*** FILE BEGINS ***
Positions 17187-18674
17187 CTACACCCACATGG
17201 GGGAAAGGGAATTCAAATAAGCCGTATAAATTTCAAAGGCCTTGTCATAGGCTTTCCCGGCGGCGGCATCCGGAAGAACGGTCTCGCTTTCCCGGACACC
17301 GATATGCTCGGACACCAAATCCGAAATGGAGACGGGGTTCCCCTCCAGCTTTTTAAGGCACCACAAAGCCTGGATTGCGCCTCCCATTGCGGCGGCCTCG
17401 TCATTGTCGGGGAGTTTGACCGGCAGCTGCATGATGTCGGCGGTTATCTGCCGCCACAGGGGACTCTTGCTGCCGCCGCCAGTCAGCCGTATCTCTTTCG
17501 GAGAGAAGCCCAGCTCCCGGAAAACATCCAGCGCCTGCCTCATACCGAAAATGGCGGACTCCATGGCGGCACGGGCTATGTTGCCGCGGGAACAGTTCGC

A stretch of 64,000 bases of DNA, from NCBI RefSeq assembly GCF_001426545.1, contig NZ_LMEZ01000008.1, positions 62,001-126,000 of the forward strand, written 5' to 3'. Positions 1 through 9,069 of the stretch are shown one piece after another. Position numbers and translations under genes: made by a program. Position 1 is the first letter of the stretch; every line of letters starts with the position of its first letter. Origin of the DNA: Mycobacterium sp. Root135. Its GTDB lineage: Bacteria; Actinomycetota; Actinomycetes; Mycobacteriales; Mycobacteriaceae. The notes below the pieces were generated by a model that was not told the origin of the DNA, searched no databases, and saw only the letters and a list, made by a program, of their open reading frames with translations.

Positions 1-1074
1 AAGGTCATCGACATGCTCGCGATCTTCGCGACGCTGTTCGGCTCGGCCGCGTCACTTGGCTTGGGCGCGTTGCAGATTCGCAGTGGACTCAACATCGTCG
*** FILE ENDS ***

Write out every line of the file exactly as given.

Positions 17187-18674
17187 CTACACCCACATGG
17201 GGGAAAGGGAATTCAAATAAGCCGTATAAATTTCAAAGGCCTTGTCATAGGCTTTCCCGGCGGCGGCATCCGGAAGAACGGTCTCGCTTTCCCGGACACC
17301 GATATGCTCGGACACCAAATCCGAAATGGAGACGGGGTTCCCCTCCAGCTTTTTAAGGCACCACAAAGCCTGGATTGCGCCTCCCATTGCGGCGGCCTCG
17401 TCATTGTCGGGGAGTTTGACCGGCAGCTGCATGATGTCGGCGGTTATCTGCCGCCACAGGGGACTCTTGCTGCCGCCGCCAGTCAGCCGTATCTCTTTCG
17501 GAGAGAAGCCCAGCTCCCGGAAAACATCCAGCGCCTGCCTCATACCGAAAATGGCGGACTCCATGGCGGCACGGGCTATGTTGCCGCGGGAACAGTTCGC

A stretch of 64,000 bases of DNA, from NCBI RefSeq assembly GCF_001426545.1, contig NZ_LMEZ01000008.1, positions 62,001-126,000 of the forward strand, written 5' to 3'. Positions 1 through 9,069 of the stretch are shown one piece after another. Position numbers and translations under genes: made by a program. Position 1 is the first letter of the stretch; every line of letters starts with the position of its first letter. Origin of the DNA: Mycobacterium sp. Root135. Its GTDB lineage: Bacteria; Actinomycetota; Actinomycetes; Mycobacteriales; Mycobacteriaceae. The notes below the pieces were generated by a model that was not told the origin of the DNA, searched no databases, and saw only the letters and a list, made by a program, of their open reading frames with translations.

Positions 1-1074
1 AAGGTCATCGACATGCTCGCGATCTTCGCGACGCTGTTCGGCTCGGCCGCGTCACTTGGCTTGGGCGCGTTGCAGATTCGCAGTGGACTCAACATCGTCG